Tuesday, 27 February 2018

Asters revisited

Asters (revisited)
original watercolour by Teresa Newham

Following the successful revamp of my Hyacinths painting, I turned my attention to Asters.  This is a favourite of mine, made as a demo at Open Studios a few years back, and I didn't want to alter it drastically; I wondered if simply remounting it would do:

trying the original version in a new mount
© Teresa Newham

I came to the conclusion that something more was needed.  The background looked distinctly wishy-washy and there was too much yellow; so I removed as much of the original colour as I could and strengthened the background with Permanent Sap Green and Permanent Alizarin.

playing with the background
© Teresa Newham

This worked well; I re-did the flowers with Permanent Alizarin, and they started to sing against the green.  The leaves and stems were going to need similar treatment.

bringing out the flowers
© Teresa Newham

The end result in the new mount looks subtly different to the original - so subtle that I sometimes have trouble telling photos of the two apart.  Which means I haven't ruined one of my favourite paintings!

the revamped painting
© Teresa Newham

Tuesday, 13 February 2018

Lourdes in the light

view from the top of the Rosary Basilica towards the Domain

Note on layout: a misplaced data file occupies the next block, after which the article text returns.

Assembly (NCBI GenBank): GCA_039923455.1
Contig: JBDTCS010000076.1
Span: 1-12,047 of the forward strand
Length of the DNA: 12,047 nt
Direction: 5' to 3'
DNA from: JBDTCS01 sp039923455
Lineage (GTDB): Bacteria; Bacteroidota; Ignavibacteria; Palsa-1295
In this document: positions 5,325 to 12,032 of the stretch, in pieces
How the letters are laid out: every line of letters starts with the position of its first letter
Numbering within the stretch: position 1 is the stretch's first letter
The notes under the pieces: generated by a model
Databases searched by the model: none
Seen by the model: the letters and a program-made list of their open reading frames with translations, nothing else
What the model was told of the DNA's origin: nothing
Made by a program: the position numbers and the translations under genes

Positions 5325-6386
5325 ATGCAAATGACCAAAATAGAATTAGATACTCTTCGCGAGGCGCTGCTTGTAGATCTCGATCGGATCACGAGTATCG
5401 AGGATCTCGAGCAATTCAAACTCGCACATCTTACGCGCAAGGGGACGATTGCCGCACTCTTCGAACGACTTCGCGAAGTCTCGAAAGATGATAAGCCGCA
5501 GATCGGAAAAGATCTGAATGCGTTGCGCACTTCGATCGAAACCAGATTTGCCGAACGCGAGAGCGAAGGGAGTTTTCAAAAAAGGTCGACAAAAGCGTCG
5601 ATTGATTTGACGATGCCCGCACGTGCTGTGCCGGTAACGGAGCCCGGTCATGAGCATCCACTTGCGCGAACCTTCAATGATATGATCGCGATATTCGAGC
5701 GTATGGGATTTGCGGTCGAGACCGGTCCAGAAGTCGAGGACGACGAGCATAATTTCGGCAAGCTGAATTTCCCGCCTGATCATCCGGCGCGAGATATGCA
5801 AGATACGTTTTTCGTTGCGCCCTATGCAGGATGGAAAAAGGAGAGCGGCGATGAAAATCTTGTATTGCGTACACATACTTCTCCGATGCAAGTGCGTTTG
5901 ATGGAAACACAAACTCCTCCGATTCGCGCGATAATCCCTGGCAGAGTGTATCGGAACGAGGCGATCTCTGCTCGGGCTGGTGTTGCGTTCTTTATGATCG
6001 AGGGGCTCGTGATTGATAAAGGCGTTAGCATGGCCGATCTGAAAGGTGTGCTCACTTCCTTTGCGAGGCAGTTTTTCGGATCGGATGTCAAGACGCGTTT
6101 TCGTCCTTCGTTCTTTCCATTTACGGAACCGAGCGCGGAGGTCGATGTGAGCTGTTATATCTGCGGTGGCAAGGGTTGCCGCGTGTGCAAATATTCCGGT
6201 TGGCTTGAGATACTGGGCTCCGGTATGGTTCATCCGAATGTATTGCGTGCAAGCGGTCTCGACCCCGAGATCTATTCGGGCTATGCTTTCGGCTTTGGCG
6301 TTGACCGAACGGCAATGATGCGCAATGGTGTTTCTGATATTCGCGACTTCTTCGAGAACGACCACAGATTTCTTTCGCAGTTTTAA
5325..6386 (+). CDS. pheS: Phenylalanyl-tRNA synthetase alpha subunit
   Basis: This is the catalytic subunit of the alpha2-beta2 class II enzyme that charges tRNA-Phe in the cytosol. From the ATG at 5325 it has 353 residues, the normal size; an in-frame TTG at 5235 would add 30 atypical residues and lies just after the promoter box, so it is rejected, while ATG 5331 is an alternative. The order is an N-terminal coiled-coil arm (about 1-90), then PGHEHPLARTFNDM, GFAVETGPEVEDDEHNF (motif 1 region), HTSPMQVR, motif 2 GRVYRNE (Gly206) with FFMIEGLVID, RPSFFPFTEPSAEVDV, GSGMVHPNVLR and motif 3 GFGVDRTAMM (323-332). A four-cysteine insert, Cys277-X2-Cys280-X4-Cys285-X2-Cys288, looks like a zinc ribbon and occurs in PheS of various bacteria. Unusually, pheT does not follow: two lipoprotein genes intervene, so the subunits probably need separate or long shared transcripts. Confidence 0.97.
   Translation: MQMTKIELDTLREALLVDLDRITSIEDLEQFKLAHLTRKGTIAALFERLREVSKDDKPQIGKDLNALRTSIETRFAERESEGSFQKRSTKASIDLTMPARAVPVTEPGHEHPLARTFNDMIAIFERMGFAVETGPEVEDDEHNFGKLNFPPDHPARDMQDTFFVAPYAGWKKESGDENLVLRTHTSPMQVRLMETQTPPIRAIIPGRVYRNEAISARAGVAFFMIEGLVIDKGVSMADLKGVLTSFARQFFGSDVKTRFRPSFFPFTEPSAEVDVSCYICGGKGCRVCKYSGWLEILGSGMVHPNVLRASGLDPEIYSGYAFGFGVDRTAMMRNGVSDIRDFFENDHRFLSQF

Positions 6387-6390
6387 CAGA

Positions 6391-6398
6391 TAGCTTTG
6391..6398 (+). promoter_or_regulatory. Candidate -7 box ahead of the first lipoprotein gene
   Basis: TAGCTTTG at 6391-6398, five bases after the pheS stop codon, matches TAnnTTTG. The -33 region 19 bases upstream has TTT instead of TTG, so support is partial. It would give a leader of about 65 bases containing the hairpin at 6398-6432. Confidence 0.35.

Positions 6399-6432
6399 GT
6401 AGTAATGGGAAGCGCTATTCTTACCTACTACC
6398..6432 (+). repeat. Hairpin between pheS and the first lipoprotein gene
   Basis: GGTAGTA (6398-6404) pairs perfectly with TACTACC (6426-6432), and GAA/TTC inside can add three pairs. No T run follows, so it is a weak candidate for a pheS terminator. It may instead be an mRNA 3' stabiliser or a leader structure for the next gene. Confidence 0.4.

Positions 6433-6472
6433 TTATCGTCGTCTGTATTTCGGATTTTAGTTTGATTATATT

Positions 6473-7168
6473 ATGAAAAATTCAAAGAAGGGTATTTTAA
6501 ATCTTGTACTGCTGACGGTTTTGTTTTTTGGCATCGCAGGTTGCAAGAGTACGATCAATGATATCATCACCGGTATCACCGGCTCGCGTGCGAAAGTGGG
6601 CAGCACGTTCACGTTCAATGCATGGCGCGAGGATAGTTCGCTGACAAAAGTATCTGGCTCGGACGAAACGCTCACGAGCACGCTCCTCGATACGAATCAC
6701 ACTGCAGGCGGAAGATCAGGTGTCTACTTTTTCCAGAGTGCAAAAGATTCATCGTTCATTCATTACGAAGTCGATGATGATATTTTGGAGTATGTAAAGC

© Teresa Newham

It was wonderful to make the Parish Pilgrimage to Lourdes for Our Lady's feast day again!  The beautiful sunshine showed off the mosaics on the facade of the Rosary Basilica to their best advantage, and added a glow to the ones inside.

mosaics outside and inside the Rosary Basilica
© Teresa Newham

As we made our way from the Basilica towards the domain the trees were stark against the sky and dusted with snow, while flowers were already being left at the railings around Our Lady's statue, as thousands of pilgrims arrived from all over the world.

glorious views
© Teresa Newham

Along the steep path to the Upper Stations of the Cross there was a stunning view of the Pyrenees. Mistletoe crowded the branches of the trees above us, while in front and behind we could hear groups praying and singing in a multitude of languages.

the Crucifixion - one of the Upper Stations of the Cross
© Teresa Newham

The Stations themselves are large cast iron figures showing Jesus' path to his Crucifixion - the most dramatic sculpture of all, which was lit from behind by the setting sun.  We paused before each of the fifteen Stations in turn to make our own prayers.

© Teresa Newham

As the feast day drew nearer, more and more coachloads of pilgrims appeared, many with candles of various sizes, others with banners, flags and even a guitar.  The largest candles represent the prayers of a parish or a whole diocese.

pilgrims' candles at the Chapel of Light
© Teresa Newham

The candles were bound for the Chapel of Light - a collection of booths on the river bank opposite the Grotto. Pilgrims place their candles in one of the hundreds of candle holders with a prayer - for a loved one, a sick relative, a friend in distress.

pilgrims lining the river bank at the Grotto
© Teresa Newham

Perhaps because the feast day fell on a weekend, I have never seen such crowds at Lourdes before. As  I made my way through them I paused to add my own prayers at the Grotto to those of the thousands of people lining both banks of the river: Ave, Ave, Ave Maria!

the River Gave, looking towards the Domain
© Teresa Newham